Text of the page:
The writers of the (1) traditional and (2) contemporary songs McLarty compared may or may not have as similar a heart or mind as has been supposed. If there are any assessments of quality to be made, then they should be based on content and music that matches that content, not style in and of itself. (Not that McLarty was doing anything other than emphasizing content, but I still imagine that the focus is lost on pure traditionalists or pure advocates of contemporary music.) I’m persuaded that the writers of the better older songs—hymns by musical and poetic content, none of which were represented on July 24—often had deeper conceptions of God, of faith, of living . . . but probably had no better “hearts” than many writers of the better contemporary songs.
A Facebook group of CofC “hymnists,” as they call themselves, has a very different congregational worship mindset, and probably mostly the same heart as their pro-institutional siblings on another face of the Restoration Movement mountain. Many members of this group love and produce high-quality hymns (speaking in musical and poetic terms, but not necessarily in content terms) that would not get more than a glance in the College Church now. (Not to mention congregations with more progressive styles and modes, which wouldn’t have thought to glance in the first place.) Those same songs, if produced and presented 30, 40, or 50 years ago, could have enjoyed full-bore participation. Personally, I wish this group had existed about five lives ago, because there’s no foreseeable outlet for this type of activity in the types of Christian gatherings I’m now pursuing.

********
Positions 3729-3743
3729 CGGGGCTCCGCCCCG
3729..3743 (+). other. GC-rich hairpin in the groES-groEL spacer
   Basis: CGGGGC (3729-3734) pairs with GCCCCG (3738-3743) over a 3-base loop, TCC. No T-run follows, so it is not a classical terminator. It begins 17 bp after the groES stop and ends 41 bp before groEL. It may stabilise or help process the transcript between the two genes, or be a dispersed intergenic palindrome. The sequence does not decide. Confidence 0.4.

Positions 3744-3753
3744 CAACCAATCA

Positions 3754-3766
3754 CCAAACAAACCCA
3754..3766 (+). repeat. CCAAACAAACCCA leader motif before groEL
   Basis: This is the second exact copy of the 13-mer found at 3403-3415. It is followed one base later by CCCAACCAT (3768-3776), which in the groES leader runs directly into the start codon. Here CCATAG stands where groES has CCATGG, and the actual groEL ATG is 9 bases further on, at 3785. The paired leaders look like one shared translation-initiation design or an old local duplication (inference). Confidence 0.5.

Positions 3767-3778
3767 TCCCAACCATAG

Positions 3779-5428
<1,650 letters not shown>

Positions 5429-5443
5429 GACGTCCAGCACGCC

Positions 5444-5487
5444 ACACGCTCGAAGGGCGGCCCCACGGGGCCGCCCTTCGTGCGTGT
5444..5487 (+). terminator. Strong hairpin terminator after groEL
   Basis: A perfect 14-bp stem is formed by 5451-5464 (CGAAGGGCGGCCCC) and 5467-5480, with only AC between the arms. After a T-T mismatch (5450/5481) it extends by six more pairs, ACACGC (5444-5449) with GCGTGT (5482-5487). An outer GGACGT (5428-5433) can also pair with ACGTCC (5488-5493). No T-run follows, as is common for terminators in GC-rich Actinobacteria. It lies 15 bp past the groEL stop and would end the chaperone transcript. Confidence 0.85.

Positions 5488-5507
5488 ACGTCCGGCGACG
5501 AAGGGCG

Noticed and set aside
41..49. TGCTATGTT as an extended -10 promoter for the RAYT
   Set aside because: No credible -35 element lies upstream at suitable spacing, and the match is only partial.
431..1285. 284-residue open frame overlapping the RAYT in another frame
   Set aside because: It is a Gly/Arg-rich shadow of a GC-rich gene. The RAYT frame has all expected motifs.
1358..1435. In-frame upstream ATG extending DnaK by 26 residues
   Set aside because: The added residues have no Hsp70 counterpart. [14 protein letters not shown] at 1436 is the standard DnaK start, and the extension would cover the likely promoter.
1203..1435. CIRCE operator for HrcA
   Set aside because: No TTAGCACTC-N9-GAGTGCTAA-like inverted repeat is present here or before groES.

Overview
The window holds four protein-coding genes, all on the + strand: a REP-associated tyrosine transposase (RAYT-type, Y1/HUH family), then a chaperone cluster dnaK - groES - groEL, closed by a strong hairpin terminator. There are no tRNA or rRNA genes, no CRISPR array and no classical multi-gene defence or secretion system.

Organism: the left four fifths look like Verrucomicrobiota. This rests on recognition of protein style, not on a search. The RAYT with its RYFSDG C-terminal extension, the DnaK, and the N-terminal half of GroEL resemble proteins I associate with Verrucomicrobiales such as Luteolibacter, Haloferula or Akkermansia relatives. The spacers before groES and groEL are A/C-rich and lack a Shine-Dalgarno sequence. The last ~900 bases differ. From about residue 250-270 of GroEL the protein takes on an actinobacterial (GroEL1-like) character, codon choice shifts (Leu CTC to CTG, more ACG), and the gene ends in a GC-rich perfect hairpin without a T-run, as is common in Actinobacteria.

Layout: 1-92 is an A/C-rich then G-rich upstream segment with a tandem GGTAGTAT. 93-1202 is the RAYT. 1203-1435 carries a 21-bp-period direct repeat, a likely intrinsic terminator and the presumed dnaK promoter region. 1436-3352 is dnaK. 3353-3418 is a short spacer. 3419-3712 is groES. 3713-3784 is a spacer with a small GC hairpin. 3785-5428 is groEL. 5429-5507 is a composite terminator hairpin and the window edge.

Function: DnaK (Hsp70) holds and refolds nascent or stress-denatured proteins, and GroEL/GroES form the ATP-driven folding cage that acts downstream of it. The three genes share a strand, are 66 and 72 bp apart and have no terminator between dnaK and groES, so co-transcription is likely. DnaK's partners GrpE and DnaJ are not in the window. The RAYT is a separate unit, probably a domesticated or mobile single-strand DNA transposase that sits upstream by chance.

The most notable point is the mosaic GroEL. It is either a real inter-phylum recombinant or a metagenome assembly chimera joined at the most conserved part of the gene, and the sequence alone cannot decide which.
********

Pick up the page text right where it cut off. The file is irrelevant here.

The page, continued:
Fellowship Bible Church, meeting a couple miles away from the College Church, is indicative of many contemporary, nondenominational churches in that it uses no hymns (speaking strictly in musical or poetic terms), but the content is more frequently hymnic than at the College Church. Its main worship leader seems to be one who understands God and worship (if not congregational participation) better and more deeply than most RM leaders.
I could go on. Northland Mission Church in N. Kansas City and a home group in Leavenworth. A tiny church in the southeastern Philadelphia suburbs and a couple in New Jersey. Congregations in the West and in the South. (None of these sang as well, or had as much potential, as the College Church has had.) The Sojourners Mennonite Fellowship and the Alfred Assembly of Christians, both in the Southern Tier of New York State, sang better, and better-quality material, than any church in which I’ve had an active role in years. My personal experience with all of these church groups has been varied, and other people’s assessments would also vary, but I believe I’ve been fair-minded in sharing opinions.
Isn’t it all interesting?
P.S. The middle section from my book The Christian Assembly provides detailed guidance about how to note and deal with certain contemporary music issues, as well as offering many other musical principles. This section is also available separately here.